Congressional Power of the Purse Act
The Constitution gave the power of the purse – the nation’s checkbook – to Congress. The Founders believed that this separation of powers would protect against monarchy and provide an important check on the executive branch. Congress has crafted longstanding, foundational laws that aim to prevent federal agencies from misspending – like the Antideficiency Act and the Impoundment Control Act.
But over time, both Presidents and agencies have pushed the boundaries of these, and other laws designed to prevent executive overreach, exploiting secrecy and limitations on enforcement to push their own agenda.
The reforms included in Chairman John Yarmuth’s Congressional Power of the Purse (CPP) Act will help Congress reclaim its Constitutional spending authority and safeguard our nation’s separation of powers.
Congressional Power of the Purse Act (Bill Text)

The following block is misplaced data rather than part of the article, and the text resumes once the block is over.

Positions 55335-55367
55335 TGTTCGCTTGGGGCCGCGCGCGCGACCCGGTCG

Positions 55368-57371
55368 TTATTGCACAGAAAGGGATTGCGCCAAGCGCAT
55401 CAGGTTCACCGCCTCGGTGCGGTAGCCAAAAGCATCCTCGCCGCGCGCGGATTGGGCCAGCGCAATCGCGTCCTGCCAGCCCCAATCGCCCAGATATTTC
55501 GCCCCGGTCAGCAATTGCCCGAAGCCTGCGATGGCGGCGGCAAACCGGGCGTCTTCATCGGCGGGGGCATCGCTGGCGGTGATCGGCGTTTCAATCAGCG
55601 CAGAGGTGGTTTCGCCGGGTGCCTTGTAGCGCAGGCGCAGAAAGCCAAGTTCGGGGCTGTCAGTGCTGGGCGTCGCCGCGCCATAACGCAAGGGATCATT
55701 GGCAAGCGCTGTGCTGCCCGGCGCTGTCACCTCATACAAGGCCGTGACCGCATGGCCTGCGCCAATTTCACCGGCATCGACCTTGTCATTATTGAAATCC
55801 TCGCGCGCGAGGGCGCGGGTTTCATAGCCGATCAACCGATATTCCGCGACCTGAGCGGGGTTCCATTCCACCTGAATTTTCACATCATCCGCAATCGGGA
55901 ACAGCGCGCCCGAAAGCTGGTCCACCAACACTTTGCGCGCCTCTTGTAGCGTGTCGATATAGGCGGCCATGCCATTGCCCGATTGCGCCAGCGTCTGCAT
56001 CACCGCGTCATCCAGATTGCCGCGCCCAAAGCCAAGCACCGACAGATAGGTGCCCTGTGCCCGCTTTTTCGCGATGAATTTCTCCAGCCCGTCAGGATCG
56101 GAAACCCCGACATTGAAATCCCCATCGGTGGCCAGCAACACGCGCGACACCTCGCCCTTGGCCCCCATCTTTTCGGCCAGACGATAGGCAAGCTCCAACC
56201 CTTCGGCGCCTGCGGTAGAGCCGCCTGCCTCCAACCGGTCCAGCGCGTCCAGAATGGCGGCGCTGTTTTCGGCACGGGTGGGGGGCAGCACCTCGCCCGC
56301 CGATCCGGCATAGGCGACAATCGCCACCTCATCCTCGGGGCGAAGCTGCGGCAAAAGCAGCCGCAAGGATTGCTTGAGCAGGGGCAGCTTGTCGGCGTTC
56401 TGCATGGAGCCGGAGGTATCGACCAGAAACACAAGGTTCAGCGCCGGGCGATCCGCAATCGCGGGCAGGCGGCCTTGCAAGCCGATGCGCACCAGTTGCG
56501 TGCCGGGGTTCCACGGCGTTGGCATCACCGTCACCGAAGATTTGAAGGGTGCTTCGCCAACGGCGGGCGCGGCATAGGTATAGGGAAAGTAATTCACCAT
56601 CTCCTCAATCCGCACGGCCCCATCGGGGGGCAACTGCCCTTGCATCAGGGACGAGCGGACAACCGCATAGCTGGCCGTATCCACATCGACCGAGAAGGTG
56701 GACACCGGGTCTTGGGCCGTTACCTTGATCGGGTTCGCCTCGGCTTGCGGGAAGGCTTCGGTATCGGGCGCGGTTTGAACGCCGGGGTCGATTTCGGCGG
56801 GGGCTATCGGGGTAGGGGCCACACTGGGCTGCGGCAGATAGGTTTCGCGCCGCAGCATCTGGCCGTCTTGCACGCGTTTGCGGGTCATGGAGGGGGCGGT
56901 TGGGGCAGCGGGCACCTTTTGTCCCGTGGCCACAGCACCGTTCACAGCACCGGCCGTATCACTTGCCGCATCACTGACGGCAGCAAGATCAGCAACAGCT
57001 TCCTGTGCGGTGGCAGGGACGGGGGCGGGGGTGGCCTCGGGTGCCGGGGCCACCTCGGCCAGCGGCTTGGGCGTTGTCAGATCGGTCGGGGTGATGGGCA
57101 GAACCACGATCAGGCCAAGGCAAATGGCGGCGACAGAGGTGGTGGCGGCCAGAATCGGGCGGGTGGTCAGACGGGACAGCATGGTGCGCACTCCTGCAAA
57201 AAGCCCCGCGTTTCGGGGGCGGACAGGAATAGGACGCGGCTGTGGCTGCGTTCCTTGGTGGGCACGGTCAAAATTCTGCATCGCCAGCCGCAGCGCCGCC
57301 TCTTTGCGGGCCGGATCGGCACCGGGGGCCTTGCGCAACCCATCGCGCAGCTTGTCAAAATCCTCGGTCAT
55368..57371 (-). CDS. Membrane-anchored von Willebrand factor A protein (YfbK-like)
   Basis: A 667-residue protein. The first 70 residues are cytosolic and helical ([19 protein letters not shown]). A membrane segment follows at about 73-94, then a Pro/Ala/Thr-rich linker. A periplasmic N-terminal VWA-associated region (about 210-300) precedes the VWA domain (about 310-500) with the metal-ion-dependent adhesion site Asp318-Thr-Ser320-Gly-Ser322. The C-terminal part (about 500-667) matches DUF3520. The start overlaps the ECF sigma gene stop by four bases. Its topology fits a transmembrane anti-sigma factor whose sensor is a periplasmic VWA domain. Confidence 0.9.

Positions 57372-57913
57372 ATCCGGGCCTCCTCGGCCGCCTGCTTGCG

- Chairman Yarmuth Joined by Chairwomen Lowey, Maloney & Senate Vice Chairman Leahy in the Fight to Protect Congress’ Power of the Purse (April 29, 2020)
- Chairman Yarmuth on GAO Legal Opinion that Trump Administration Illegally Withheld Ukraine Aid (Jan 16, 2020)
- Chairs Yarmuth and Lowey Call on White House to End Blatant Attempts to Undermine Congress’ Power of the Purse (Sep 18, 2019)
- Yarmuth & Womack Respond to GAO’s Legal Opinion Confirming Congress’s Power of the Purse (Dec 10, 2018)
Other House Budget Committee Resources
- Congressional Power of the Purse One-Pager (April 28, 2020)
- Protecting Congress’ Power of the Purse and the Rule of Law (April 2, 2020)
- Chairman Yarmuth Floor Remarks Outlining Administration’s Systemic Lawbreaking (Special Order) (Jan 28, 2020)
- House Budget Committee Outlines OMB's Abuse of Apportionment Process (Dec 2, 2019)
- The Impoundment Control Act of 1974: What Is It? Why Does It Matter? (Oct 23, 2019)